Order of Saint Francis

A Contemporary Expression of Franciscan Tradition within the Anglican Communion

Ministries

Ministries

The gospels tell us about those things that Jesus did while here among us. Feeding people, teaching, healing, comforting, raising from the dead, and who knows what more that was not later written down. Of course, we believe that Jesus is still here among us, within us. Franciscans, as well as all Christians, are called to continue the work of Jesus in the world. Teresa of Avila put it well when she wrote, “Christ has no body now on earth but yours.” We are the Body of Christ. It is our place to continue the work of creating the kingdom of heaven now, here on Earth. From the very beginning of his conversion experience Francis saw the need in himself to help others in need. He worked with the lepers, the most outcast of his time. He helped the poor. When other men began to join him he taught them the importance of ministering to those in need.

In the Order of St. Francis each brother looks at the community in which he lives and determines what ministries he will perform. We are all called to serve within the church and outside the church. All of the friars serve in some manner within the churches they attend. They serve as Eucharistic ministers, acolytes, lectors, prayer leaders, rectors, and many other services within the church. Some of the brothers are priests and deacons and function as such within their parishes.

However, all of the friars are also called to minister to those in need outside of the parish community as well. Many of them work at feeding the hungry in various forms, such as breakfast or lunch programs, food banks, or distributing food to people in poor communities. Many also work with the homeless in a number of ways providing shelter, helping them find other services, and just being present to them and letting them know they are not alone.

There are several brothers who work in healthcare in various forms such as a physician, nurses and those who provide other services to the sick. Some provide counseling, and others hospice care or just visiting the sick, offering comfort. We have brothers who focus their ministry on the elderly, checking on those who are alone, or providing spiritual sustenance to those in retirement homes. A few brothers also expend their energy on fundraising efforts to support various charities. We have friars who work with children in various capacities as well, tutoring, counseling, or special needs.

Often some of the most personal ministry is simply with that person the brother meets on the street, or on the bus, or at any place, being the presence of Jesus to someone in need. This is who we are who we are called to be. This is the building up of the kingdom of God.
At St. Luke’s Episcopal Church in Sequim, WA we are fortunate to have three friars. Br. Bob is the rector of the parish, Br. Bill is a part-time associate priest, and Br. Joe is a member of the parish. There are also several Little Sisters of St. Clare in the parish. While the parish is involved in many ministries, at the influence of all these Franciscans it was decided that we needed to do more for those who were hungry. Thus, Soup’s On was born. Every Wednesday two soups are made in the parish kitchen, one with meat and one vegetarian. The soup is served with salad, bread, and a cookie to anyone who comes to eat. Tables are set with cloth table cloths, cloth napkins and flowers. Guests are seated and served as in a restaurant. People may have as much as they want to eat. Friars, sisters, and other parishioners serve in several roles, cooking, serving, washing dishes and visiting with guests. For the three brothers this is just one of the ministries with which they are involved, but it is an important one. It is also an example of the kind of influence all our brothers have in the various parishes where they serve.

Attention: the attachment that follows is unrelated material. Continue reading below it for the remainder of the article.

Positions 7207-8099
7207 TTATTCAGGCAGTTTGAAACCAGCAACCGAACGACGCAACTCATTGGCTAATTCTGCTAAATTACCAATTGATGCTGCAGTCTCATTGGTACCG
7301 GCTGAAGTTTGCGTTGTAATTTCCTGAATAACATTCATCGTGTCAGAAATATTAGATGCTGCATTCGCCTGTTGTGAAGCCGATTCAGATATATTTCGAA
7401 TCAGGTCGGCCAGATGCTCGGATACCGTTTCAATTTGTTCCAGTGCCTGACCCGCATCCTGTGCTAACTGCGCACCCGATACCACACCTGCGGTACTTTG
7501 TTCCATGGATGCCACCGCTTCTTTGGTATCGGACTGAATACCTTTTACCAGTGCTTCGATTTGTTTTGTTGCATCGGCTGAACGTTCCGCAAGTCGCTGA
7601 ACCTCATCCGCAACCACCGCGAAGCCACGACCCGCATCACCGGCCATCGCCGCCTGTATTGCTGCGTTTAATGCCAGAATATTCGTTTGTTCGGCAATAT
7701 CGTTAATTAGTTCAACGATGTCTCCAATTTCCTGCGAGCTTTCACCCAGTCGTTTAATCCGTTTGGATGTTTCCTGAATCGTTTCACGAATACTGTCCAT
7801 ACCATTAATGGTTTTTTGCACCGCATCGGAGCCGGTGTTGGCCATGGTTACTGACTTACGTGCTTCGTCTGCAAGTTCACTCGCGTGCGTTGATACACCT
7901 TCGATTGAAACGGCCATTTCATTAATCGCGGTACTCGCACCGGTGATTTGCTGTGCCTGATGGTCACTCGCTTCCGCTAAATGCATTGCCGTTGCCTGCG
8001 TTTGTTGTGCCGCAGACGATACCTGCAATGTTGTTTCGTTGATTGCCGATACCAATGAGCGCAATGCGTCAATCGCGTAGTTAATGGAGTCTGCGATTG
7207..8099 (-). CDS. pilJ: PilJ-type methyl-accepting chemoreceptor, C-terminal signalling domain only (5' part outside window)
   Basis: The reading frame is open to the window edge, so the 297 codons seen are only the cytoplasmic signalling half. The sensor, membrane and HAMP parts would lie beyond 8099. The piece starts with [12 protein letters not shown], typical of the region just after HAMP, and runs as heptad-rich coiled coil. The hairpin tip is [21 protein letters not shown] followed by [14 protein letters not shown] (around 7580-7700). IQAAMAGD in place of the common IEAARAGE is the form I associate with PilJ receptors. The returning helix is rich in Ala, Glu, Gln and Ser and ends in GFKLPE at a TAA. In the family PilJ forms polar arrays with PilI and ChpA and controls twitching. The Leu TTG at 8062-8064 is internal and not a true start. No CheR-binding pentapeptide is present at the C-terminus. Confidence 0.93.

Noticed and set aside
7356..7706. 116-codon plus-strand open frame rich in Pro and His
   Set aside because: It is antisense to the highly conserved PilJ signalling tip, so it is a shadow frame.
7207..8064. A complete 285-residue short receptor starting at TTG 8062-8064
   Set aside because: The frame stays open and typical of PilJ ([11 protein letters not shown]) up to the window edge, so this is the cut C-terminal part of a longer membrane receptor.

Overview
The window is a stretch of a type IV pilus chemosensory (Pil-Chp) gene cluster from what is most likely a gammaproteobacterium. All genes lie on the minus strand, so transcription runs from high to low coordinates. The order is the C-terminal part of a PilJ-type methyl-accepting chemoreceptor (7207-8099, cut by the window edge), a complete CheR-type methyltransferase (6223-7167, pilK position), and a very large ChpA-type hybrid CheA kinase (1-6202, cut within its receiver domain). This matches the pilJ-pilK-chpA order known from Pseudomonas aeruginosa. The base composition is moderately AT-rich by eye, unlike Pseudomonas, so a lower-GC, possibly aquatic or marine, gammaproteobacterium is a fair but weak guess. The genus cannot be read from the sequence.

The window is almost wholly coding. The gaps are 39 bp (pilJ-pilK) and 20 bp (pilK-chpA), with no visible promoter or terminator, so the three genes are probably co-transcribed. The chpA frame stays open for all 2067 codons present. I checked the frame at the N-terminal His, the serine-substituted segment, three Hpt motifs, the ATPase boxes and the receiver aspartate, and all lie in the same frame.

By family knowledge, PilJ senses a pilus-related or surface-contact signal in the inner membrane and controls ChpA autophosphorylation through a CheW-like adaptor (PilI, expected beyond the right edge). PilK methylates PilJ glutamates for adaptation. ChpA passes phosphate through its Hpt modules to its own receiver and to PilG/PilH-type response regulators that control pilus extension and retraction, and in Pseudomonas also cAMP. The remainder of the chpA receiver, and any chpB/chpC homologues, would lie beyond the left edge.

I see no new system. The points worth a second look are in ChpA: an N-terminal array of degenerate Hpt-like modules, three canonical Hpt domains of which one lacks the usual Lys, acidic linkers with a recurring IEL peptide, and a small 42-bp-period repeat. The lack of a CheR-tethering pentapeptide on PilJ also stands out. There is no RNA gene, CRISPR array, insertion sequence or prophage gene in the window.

Br. Alberto. OSF is a hospice nurse that works with terminal patients Monday thru Friday. On Saturdays, Br. Alberto serves at Camillus House, where meals are prepared and served to over 300 brothers, some of them homeless and others part of a rehabilitation program that helps people in transition to self-sufficiency and a new life by getting reinserted in society after a period of serious work and committed effort of rehabilitation. From working in the kitchen, to serving tables, and preparing and serving meals, Br Alberto along with volunteers ensure that our brothers and sisters have a place they can call home and feel welcomed and respected. As our father Francis found ways to go into the world and bring love to the lepers, our brothers in the Order of Saint Francis continue seek new ways to serve and connect with those who live in the fringe of society and are most needed of love and mercy.
Br Kris works with the local food bank helping with gathering food for the Backpack program, a program designed to help children that are at risk of being hungry on the weekends.  Brother Kris also is a best-selling author of several books, often dealing with the subject of violence, the methods of violence, and prevention.  His titles include, “The Little Black Book of Violence: What Every Young Man Needs to Know About Fighting,” as well as, “Angels Are in My Head.” A book outlining the classic touchstones of the mystical experience. He also has taught karate for 30 some years where his school serves as a place for self-discipline, growth, and life achievement, helping students grow into their greatest potential.